Article Abstract

Is severe re-expansion pulmonary edema still a lethal complication of closed thoracostomy or thoracic surgery?

Authors: Sang Kwon Lee, Jung Joo Hwang, Mi Hee Lim, Joo Hyung Son, Do Hyung Kim


Background: Re-expansion pulmonary edema (REPE) is a lethal complication that can occur after inserting a chest tube. However, no clinical research reports have analyzed the progress and treatment of REPE, except for a single case report review. We retrospectively analyzed the common clinical characteristics, clinical progress, and treatment outcome of REPE with respiratory failure.
Methods: We retrospectively reviewed the clinical features, treatment, and outcomes of eight patients with REPE who required ventilator care from March 2004 to March 2018.
Results: The mean PaO2/FiO2 ratio of the patients immediately after intubation was 106.5±20.2 (range, 75–128), which indicated severe hypoxia in all cases. On the first day of treatment, most of the patients showed improvement in hypoxia symptoms, and most improved to the extubation level on day 3. The mean duration of ventilator use was 2.5±0.8 days (range, 1–4 days), and the mean duration of inotropic drug use was 1.1±0.7 days (range, 0–2 days). The mean intensive care unit (ICU) stay was 4.4±1.5 days (range, 3–8 days). No deaths were recorded during the study period, and no cases of permanent complications due to REPE were observed.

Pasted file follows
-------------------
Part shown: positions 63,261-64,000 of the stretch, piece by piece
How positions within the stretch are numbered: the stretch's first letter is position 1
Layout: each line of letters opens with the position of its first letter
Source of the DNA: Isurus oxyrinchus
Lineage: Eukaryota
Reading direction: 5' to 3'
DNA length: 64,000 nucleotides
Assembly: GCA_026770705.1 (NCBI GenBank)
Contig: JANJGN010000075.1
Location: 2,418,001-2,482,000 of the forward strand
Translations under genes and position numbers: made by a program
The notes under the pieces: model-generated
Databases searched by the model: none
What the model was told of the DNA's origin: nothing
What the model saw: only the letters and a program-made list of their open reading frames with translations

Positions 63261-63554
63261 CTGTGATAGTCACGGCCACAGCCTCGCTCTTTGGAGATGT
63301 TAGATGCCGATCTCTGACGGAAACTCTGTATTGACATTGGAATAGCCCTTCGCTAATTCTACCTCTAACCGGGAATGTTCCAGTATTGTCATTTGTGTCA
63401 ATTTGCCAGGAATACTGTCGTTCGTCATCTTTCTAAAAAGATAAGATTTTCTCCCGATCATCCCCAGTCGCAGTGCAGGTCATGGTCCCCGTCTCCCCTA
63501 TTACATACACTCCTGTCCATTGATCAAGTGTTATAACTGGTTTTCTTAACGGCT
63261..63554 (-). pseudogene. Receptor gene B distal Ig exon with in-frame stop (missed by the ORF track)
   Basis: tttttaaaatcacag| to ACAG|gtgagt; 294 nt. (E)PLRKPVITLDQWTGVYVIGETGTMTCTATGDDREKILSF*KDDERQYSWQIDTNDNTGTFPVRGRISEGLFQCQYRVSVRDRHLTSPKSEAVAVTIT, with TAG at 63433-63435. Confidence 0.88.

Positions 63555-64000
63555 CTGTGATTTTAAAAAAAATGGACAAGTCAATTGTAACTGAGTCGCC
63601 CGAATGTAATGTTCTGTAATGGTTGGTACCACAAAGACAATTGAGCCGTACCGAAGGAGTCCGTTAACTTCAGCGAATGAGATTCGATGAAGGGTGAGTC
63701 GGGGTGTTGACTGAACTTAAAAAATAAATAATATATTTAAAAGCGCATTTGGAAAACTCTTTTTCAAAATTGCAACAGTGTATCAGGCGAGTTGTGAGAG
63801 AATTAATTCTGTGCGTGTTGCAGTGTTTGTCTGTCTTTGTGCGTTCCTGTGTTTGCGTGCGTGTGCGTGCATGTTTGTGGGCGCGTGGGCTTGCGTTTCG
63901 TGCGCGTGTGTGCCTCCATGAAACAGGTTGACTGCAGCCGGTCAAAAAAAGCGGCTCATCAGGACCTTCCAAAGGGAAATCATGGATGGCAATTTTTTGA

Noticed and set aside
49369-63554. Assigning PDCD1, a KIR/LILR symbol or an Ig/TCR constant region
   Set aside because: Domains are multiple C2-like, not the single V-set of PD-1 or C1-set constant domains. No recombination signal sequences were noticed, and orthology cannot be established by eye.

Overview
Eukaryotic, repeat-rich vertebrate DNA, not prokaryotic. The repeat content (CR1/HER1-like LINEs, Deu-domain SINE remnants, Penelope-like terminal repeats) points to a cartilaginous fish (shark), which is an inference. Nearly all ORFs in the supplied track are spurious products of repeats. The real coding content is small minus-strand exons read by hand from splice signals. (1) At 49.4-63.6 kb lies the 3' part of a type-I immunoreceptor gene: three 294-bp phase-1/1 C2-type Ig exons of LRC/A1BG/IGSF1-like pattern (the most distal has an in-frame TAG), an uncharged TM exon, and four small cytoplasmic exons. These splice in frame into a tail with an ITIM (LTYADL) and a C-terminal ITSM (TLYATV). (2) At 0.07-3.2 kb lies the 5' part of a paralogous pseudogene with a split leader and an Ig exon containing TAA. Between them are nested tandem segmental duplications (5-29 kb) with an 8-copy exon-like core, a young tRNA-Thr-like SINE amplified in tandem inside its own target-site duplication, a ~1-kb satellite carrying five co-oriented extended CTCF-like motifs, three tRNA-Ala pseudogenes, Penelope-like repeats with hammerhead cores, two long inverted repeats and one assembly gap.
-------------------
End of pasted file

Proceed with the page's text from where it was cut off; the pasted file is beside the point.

Conclusions: REPE requiring ventilator care is a lethal disease. However, continued development of ICU care has dramatically decreased mortality. Low positive end-expiratory pressure (PEEP), low tidal and high O2 ventilator care represents the most appropriate treatment for REPE.